Bunny California’s Who’s Got the Ova: Popular Culture and Feminism
Throughout the search for a work of art to assess the museum, Bunny California’s Who’s Got the Ova as seen in Appendix A became the prime choice for such a pursuit. Of course, prior to further expounding upon the style and the movement associated with the aforesaid work of art, it would be necessary to provide an overview of the artist. The artist known simply as Bunny California, derived from her nickname, is not limited to the use of a single medium or approach.
As a matter of fact, the artist has accomplished works ranging from acrylic paintings to photographs; figure drawings and computer generated graphics are also familiar to her (Bunny California). Also, the aforesaid artist’s perception of art is not merely limited to a single consideration of art’s function. Specifically, aside from highlighting the fact that aesthetics is of importance in art, Bunny California also emphasizes that art also serves a political or cultural function as may easily be seen from her works.
Hence, having been able to delineate the main characteristics of the artist of Who’s Got the Ova, it would now be appropriate to discuss the specific styles, contexts, and themes which are apparent from the abovementioned work of art.
In terms of style, it is quite apparent that the five acrylic paintings and one computer generated collage which are included in Who’s Got the Ova are indicative of twentieth century Pop art. While pop art may not necessarily be a single style but a myriad of different styles, such as symbolism and even realism (Honnef and Grosenick 6), which may also be seen in some pieces in Who’s Got the Ova, the use of bold colors and lines without doubt exemplify the aforementioned style. However, which such a postmodern or contemporary approach in creating the works of art have been utilized by the artist, it is undeniable that unlike Pop Art in general such works are indicative of a cultural theme pertaining to women. In particular, the feminism as a movement or a cultural as well as political theme is quite evident throughout all the six of Bunny California’s paintings. As a matter of fact, it is noted in the exhibit that the painting are a response or a critique to common representations of women in society. For example, one of the paintings particularly referred to as Eve highlights one of the most famous biblical notions regarding women, upon which the artist points out the possibility of viewing such a simple depiction in a multitude of ways (Bunny California). Personally though, the most intriguing piece which definitely denotes feminism and Pop Art or Pop culture is A Dozen Divas. The piece includes notable female figures which do not necessarily represent complacency and beauty as culturally attributed to women; popular villainous women in well known cartoons and fairy tales are included.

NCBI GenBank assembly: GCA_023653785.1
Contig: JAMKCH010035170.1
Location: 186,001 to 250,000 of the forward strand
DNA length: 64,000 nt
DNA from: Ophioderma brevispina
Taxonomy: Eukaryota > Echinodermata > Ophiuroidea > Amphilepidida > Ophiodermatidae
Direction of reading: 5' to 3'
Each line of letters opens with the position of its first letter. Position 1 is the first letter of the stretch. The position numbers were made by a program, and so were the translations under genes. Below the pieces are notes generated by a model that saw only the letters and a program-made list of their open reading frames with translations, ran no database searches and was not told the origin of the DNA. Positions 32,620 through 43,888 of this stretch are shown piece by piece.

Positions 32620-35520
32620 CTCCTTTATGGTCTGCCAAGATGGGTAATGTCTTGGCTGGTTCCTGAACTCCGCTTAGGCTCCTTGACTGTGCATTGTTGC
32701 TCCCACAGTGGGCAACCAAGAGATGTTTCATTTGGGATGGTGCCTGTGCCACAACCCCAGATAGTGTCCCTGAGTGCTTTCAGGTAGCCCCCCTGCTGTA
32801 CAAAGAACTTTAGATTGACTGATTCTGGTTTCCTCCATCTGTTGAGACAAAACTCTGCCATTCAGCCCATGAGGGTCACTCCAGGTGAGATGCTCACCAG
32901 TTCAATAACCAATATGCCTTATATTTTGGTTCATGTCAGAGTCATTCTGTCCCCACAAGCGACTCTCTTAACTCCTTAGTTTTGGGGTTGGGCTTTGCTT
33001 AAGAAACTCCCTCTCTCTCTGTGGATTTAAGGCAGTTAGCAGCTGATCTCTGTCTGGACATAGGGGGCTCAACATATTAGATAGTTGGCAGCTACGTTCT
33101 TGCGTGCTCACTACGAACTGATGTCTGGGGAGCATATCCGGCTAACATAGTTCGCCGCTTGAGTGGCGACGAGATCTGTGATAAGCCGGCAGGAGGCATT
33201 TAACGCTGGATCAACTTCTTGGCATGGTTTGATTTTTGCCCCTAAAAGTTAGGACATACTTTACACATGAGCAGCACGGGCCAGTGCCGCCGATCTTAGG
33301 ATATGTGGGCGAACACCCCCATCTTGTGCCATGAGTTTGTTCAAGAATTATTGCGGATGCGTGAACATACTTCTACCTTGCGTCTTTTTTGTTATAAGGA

While the feminist movement in art is known to exist throughout the twentieth century until the present, pointing out the inappropriateness of a world or culture which is defined by men’s consideration of what is factual (Robinson 9), opportunities to view the evolution of such a movement in art is not necessary common. To further explain, while iconic examples of feminist art may be easily found throughout literature, it is still essential for one to assess and understand the more contemporary representations or manifestations of such thought. Taking into consideration that the artist is quite established yet not necessarily iconic or well-known further highlights the possibility that the aforesaid work may interestingly be compared to the works of more accomplished feminist artists throughout the twentieth century. Without doubt, Bunny California’s Who’s Got the Ova is indeed a prime example of modern-day feminist art which as evidently seen has also been influenced by more approachable and aesthetic styles instead of focusing upon the provocative aspects of the movement, making it a worthwhile and intriguing choice for this endeavor.
Who’s Got the Ova
First Row, Left to Right; Athena Minus the War/Dreaming is Free, Eve, Liberated
Second Row, Left to Right; Earth Mother, The Bather, A Dozen Divas
Bunny California. Art by Medium. Bunny California Website. n.d., Web. 11 May 2010.
Honnef, Klaus and Uta Grosenick. Pop Art. Germany: TASCHEN GmBH, 2004. Print.
Robinson, Hillary. Feminism-Art Theory: An Anthology 1968 – 2000. Malden, MA: Blackwell Publishers Incorporated, 2001. Print.
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Bunny California’s Who’s Got the Ova: Popular Culture and Feminism. (2016, Jul 26). Retrieved from https://graduateway.com/bunny-californias-whos-got-the-ova-popular-culture-and-feminism/